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Research Shows Acupuncture Reverts Heart Arrhythmias To Normal

Wednesday, June 28, 2017

Researchers at the University of Minnesota (Minneapolis) find acupuncture effective for the treatment of cardiac arrhythmias. A meta-analysis of eight independent investigations showed acupuncture had an 87-100% success rate for converting patients to a “normal sinus rhythm after acupuncture”. Due to these findings the researchers recommend additional studies be done with long-term follow-up exams to confirm the results.

Researchers at Beijing University produced similar findings to the U of M results. Beijing researchers concluded “CA [conventional acupuncture] may be a useful and safe alternative or additive approach to AADs [anti-arrhythmia drugs] for cardiac arrhythmia, especially in VPB [ventricular premature beat] and Af [atrial fibrillation] patients, which mainly based on a pooled estimate and result from 1 study with higher methodological quality.” They also noted that additional studies are required to confirm the results to produce a more “robust conclusion”. The above conclusion is also supported in additional research studies.

Physicians have several tools available for restoring a normal rhythm to the heart for treatment of cardiac arrhythmias including: Synchronized electrical cardioversion, defibrillation, and chemical cardioversion. The aforementioned research indicates acupuncture as another useful tool for restoring a healthy heart rhythm.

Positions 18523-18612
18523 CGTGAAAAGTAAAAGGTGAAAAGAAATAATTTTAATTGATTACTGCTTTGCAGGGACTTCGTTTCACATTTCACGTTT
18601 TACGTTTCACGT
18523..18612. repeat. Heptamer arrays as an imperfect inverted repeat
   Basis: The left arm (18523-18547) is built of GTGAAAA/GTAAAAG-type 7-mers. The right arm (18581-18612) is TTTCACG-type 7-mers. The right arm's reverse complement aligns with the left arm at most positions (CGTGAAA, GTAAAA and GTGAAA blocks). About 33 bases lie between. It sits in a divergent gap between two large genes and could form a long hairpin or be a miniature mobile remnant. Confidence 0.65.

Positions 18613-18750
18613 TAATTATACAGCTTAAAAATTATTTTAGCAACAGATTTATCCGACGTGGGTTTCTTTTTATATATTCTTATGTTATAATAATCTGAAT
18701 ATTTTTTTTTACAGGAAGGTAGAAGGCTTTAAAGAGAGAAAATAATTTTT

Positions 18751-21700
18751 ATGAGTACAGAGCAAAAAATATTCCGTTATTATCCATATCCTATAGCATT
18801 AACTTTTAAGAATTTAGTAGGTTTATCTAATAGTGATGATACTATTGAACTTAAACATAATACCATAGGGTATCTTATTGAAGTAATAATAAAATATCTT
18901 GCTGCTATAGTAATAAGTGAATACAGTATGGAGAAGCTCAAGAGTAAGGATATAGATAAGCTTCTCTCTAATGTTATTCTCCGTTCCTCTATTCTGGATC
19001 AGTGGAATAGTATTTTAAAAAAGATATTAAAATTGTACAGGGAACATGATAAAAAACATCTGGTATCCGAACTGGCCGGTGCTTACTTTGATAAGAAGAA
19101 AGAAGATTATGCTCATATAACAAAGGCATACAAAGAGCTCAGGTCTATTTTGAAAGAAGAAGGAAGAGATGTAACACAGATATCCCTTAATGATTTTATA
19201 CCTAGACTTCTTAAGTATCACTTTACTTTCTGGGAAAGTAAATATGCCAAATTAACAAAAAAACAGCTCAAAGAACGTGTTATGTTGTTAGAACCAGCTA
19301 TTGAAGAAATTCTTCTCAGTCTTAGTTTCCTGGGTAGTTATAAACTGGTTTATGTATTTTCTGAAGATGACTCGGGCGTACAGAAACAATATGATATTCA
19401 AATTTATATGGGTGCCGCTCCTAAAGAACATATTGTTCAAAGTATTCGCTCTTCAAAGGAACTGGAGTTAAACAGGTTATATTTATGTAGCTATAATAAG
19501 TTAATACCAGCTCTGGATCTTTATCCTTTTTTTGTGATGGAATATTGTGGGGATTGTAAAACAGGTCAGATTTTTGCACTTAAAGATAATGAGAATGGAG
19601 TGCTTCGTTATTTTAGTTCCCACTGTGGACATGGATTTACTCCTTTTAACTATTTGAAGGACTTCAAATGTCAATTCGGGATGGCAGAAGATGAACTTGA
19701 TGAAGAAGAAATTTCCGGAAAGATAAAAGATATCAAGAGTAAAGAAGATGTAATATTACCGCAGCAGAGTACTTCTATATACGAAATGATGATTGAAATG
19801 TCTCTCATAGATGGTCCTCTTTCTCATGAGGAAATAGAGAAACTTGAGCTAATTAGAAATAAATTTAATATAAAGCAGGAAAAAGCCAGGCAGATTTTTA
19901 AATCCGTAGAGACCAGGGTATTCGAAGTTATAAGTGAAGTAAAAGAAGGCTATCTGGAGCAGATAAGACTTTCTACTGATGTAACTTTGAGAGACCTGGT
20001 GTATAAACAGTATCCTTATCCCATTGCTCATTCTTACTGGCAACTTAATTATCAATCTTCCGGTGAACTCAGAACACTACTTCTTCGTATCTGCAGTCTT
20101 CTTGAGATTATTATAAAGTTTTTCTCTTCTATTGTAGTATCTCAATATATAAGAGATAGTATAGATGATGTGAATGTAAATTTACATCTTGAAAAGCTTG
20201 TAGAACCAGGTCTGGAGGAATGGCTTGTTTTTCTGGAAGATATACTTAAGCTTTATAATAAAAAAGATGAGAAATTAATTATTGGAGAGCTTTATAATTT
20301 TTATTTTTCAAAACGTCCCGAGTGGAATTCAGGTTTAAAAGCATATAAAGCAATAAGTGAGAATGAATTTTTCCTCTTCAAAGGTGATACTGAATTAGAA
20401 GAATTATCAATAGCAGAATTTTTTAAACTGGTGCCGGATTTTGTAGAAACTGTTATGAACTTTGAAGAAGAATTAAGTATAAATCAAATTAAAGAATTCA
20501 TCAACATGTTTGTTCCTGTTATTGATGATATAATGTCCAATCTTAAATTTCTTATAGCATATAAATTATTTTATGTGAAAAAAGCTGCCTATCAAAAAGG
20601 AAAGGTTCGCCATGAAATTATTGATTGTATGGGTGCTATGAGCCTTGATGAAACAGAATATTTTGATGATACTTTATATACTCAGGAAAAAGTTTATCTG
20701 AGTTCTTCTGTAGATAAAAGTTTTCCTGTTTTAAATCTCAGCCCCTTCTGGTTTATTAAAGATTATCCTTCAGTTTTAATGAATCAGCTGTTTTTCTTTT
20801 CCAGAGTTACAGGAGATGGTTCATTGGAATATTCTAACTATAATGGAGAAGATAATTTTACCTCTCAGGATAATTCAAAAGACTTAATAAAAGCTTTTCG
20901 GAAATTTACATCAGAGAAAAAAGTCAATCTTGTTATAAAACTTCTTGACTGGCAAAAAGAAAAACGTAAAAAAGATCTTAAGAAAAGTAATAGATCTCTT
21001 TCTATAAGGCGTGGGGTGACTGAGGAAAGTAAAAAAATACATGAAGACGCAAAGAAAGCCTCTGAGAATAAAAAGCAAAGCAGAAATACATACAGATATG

For the prevention of abnormal heart rhythms acupuncture has also been found effective. Zhu et al. determined that acupuncture applied to acupoint Neiguan (PC6) prevents atrial fibrillation and exerts an anti-arrhythmia effect. The researchers in this lab experiment proved that acupuncture prevents atrial fibrillation through restoration and remodeling of the right atrial appendage. They add that acupuncture at PC6 “could effectively prevent the onset of arrhythmia and restore the sinus rhythm in AF [atrial fibrillation] rats.”

These researchers concluded that acupuncture reduces the severity of “focal interrupted cardiomyocytes, myolysis, interstitial edema and increased extracellular space.” electrocardiograms, histological examinations, and ultrastructure analyses were used to confirm results. In conclusion Zhu et al. noted “Considering that acupuncture was safe, effective, without any pro-arrhythmic effect compared with the classical pharmacological therapy, this traditional Chinese medicine had a potential to become a more mainstream complementary intervention in the treatment of atrial fibrillation.”

The findings should not be underestimated as a Heart Rhythm Society report notes that over 33 million people have atrial fibrillation worldwide and there are approximately 5 million new cases every year. Another Heart Rhythm Society report notes “Recent small studies suggest that neuromodulation through skin or subcutaneous tissues may also help to control AF using either a transcutaneous approach or acupuncture.”

Given the existing evidence and medical necessity for finding a solution to cardiac arrhythmias additional investigations are needed including those with large sample sizes across diverse populations.

Reference: HealthCMi, Healthcare Medicine Institute